Previous Batman Casting Controversies
And this wouldn’t be the first time the world and his dog have been proven wrong over a choice of actor for a role. Cinema is in fact littered with gambles like this that have paid off spectacularly – most notably the Batman mythos. If there were such things as internet forums in the 1980s, they would have been ablaze when Michael Keaton was cast as the Dark Knight in the original Batman movie. Indeed, according to IMDB over 50,000 letters of complaint were sent to Warner Bros offices, and even the original creator of the Batman universe, Bob Kane, disagreed with the call. At least Daniel Craig had all the previous Bond actors behind him for support – Keaton even had the man who created the character he was portraying saying he was a bad choice. Was he? Erm, no. The film was a smash, and Keaton was a roaring success which quelled the dissenters unequivocally. In the most recent Batman reboot series, the most fuss that surrounded any of the castings wasn’t Christian Bale as the bloke in the pointy hat, but Heath Ledger as the maniacal Joker. And that was a total flop wasn’t it? Oh no wait, the opposite of that.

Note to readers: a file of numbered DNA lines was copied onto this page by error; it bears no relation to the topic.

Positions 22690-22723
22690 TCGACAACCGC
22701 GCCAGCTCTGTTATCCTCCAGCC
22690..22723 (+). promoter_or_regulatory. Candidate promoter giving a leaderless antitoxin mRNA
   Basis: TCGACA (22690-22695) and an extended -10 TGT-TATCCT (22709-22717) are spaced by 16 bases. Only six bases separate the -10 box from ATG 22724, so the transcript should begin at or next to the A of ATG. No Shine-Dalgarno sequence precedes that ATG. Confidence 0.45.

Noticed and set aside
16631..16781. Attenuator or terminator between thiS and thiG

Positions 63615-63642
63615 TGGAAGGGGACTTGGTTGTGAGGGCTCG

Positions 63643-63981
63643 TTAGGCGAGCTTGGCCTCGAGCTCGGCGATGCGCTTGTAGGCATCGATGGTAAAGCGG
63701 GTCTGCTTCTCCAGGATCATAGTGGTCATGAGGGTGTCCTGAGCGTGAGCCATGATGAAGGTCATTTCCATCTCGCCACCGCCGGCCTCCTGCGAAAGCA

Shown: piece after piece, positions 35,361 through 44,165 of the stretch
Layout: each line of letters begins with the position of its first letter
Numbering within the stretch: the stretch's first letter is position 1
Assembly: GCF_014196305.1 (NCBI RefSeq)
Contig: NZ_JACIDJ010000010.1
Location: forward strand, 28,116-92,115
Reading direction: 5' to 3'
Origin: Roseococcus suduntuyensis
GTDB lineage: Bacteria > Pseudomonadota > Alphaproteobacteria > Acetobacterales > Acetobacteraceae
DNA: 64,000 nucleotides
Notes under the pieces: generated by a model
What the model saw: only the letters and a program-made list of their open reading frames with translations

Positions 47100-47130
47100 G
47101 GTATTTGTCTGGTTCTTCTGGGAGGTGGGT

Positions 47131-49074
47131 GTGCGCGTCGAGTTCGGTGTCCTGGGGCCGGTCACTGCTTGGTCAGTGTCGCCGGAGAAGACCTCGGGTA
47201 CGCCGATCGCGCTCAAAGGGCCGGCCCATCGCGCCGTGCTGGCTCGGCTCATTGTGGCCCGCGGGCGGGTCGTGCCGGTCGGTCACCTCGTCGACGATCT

They Don’t Always Get It Right…
Of course, it’s not like they get it right every single time, but more often than not a bad casting choice is more a sign of a bad movie overall, made by people who really don’t have a clue what they’re doing – or more crucially, made by accountants who will willingly sacrifice soul and actual quality in favour of good box office figures. In the case of Bond, Daniel Craig’s first movie Casino Royale was helmed by Martin Campbell, who directed Pierce Brosnan’s first Bond film (and easily the best Brosnan Bond film) Goldeneye and a guy who clearly knows what he’s doing and how to direct a brilliant James Bond movie. In Keaton’s case his Batman movies were directed by Tim Burton, a visionary who is known for doing interesting things on the big screen.